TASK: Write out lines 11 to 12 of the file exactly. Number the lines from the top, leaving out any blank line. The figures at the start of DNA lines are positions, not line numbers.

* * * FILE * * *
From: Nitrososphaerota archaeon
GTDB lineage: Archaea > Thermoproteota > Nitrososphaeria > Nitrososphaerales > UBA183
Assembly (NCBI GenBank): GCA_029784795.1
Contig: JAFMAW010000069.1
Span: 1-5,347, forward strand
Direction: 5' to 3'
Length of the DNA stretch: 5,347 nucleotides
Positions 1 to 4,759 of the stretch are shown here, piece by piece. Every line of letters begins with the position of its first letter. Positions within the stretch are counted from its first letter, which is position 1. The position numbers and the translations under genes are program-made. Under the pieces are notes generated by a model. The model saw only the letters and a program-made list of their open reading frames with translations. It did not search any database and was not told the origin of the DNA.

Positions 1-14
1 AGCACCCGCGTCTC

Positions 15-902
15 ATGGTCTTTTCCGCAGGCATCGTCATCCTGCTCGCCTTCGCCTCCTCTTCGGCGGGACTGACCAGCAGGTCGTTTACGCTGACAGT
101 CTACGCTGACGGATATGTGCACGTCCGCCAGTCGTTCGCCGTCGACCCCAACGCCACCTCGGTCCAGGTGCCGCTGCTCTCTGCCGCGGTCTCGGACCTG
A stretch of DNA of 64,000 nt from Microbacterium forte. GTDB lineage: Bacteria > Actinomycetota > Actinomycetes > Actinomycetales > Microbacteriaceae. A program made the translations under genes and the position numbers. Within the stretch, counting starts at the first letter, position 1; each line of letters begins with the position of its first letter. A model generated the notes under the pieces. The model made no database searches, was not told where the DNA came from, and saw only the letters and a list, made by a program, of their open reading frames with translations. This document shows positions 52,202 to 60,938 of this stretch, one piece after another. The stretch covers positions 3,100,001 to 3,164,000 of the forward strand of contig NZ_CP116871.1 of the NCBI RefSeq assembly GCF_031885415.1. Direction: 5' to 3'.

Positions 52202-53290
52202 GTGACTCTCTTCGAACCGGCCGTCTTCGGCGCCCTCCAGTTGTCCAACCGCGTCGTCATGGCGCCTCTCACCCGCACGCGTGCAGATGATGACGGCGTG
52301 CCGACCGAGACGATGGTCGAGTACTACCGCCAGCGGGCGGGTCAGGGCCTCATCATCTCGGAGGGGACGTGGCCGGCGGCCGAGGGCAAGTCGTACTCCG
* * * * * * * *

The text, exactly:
Positions 15-902
15 ATGGTCTTTTCCGCAGGCATCGTCATCCTGCTCGCCTTCGCCTCCTCTTCGGCGGGACTGACCAGCAGGTCGTTTACGCTGACAGT